FIG. 2 is a side view, partially cut away of the device of the present invention.
FIG. 3 is a side view showing the detail of the upper portion of the attaching means of the present invention.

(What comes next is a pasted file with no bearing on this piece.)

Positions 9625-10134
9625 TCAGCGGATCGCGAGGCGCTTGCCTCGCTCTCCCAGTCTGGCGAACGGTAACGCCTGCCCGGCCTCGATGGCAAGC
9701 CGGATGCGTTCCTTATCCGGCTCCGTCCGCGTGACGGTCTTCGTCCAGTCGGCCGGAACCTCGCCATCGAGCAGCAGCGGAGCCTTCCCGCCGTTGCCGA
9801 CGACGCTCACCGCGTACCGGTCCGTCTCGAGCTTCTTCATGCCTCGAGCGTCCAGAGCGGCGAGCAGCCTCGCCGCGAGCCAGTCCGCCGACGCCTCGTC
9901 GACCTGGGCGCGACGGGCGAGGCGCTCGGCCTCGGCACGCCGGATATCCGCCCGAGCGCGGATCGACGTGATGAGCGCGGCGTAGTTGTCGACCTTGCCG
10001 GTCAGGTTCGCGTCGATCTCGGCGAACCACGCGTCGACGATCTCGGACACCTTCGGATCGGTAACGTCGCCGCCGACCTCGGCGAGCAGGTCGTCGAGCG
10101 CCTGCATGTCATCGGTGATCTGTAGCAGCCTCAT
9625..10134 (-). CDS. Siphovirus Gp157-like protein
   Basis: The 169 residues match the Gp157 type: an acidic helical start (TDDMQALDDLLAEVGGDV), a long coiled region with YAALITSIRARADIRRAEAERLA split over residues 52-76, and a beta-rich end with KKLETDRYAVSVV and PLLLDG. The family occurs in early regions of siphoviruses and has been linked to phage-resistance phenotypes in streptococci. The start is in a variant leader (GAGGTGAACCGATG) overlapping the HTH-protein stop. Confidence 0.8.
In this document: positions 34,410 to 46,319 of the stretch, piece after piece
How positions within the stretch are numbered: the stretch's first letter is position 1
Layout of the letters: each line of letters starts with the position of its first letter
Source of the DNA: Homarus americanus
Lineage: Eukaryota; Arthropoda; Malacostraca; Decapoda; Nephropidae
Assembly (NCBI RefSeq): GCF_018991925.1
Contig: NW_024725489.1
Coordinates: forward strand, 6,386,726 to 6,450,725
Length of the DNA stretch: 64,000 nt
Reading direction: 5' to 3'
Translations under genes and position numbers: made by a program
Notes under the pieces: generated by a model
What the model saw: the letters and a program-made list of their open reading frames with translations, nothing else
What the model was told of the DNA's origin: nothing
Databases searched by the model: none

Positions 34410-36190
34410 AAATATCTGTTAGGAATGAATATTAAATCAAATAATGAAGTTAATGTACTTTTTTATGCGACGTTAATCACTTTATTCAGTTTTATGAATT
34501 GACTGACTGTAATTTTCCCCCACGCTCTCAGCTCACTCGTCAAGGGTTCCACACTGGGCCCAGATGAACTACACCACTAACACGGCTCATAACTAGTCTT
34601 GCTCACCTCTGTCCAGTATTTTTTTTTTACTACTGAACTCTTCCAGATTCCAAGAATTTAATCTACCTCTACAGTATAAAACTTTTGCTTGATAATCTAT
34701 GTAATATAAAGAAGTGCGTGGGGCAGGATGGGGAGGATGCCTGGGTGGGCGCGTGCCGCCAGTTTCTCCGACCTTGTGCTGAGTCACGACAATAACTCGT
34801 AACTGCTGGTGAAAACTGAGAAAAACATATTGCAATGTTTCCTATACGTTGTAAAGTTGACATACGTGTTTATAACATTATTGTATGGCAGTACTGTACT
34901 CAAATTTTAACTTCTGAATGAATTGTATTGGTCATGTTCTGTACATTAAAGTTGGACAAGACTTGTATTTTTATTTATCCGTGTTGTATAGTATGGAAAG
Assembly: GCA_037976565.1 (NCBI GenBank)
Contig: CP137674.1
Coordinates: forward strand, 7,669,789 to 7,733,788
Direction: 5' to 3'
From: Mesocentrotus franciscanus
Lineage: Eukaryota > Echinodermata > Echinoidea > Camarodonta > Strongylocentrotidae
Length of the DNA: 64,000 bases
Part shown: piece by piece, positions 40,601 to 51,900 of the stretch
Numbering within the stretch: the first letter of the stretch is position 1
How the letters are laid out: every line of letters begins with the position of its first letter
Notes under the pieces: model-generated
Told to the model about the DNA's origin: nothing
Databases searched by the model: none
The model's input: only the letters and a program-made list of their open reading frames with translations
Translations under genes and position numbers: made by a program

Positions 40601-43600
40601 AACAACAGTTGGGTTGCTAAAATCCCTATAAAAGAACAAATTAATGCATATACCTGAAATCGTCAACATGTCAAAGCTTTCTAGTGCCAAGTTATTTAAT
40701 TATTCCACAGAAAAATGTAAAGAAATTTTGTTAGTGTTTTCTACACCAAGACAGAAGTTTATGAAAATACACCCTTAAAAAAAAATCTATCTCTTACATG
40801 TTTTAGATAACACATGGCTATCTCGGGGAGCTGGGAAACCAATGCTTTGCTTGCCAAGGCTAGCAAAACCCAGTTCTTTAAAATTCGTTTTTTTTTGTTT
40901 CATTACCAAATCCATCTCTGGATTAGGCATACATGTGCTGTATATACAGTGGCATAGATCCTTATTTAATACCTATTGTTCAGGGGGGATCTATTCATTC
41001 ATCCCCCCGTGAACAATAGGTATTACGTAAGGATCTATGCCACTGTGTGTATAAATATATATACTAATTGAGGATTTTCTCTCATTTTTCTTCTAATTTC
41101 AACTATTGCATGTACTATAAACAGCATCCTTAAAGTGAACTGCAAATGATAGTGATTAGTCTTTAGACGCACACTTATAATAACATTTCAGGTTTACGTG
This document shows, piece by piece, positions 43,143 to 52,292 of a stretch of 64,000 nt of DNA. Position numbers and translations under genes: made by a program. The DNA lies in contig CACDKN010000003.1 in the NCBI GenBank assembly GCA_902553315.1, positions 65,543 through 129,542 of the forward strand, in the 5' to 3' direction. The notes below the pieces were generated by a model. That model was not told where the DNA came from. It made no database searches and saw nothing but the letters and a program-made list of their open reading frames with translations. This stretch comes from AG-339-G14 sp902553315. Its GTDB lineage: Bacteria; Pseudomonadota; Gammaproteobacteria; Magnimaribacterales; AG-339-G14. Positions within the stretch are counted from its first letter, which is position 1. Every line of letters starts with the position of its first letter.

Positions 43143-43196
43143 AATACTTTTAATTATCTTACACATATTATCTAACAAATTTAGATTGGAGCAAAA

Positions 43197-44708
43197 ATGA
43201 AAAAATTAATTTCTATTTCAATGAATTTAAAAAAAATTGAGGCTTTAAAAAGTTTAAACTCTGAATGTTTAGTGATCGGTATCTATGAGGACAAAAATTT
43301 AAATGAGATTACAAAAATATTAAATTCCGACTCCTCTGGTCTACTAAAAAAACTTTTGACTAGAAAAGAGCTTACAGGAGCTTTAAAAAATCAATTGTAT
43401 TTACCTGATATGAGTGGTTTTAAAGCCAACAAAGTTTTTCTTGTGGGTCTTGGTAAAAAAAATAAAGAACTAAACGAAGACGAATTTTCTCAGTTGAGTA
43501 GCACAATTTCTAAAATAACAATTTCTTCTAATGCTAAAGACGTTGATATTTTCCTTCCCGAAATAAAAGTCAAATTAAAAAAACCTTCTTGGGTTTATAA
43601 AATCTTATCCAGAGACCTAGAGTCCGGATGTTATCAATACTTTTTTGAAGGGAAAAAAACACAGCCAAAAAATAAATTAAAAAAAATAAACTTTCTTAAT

The device of the present invention for catching food and other debris from a child in a seat is primarily for use with seats of the type shown in FIG. 1. The seat itself is not part of the present invention. Seat 10 (FIG. 1) has a U-shaped upper support member from which a flexible seating portion 12 hangs. Other such seats have rigid seat member. The support member is shown to curve behind the infant's back in FIG. 1, but the shape can be changed. The support member has two forward extensions 14 and 15, which are in the same plane as the support member and extend along the top of a table. Rubber feet 17 and 18 are on the ends of forward extensions 14 and 15 for preventing the seat from scratching the table and to provide friction to anchor the seat to the table. A depending bottom support 20, 21 extends from each of the forward extensions 14, 15 under the table. One end of each bottom support is welded or otherwise attached to forward extensions 14 and 15 at welds 23, 24. The other end of the bottom support has rubber feet 26, 27, which contact the bottom of the table. With the geometry of seat 10 shown in FIG. 1, feet 17 and 18 on the top of the table are closer to the edge of the table (not shown) than feet 26 and 27 on the bottom support so that weight on the seat portion 12 pivots the seat about feet 17 and 18 and pushes feet 26 and 27 harder into the bottom of the table to lock the seat to the table. The seat is constructed such that the position of all of the parts is fixed relative to each other because of the rigid support member.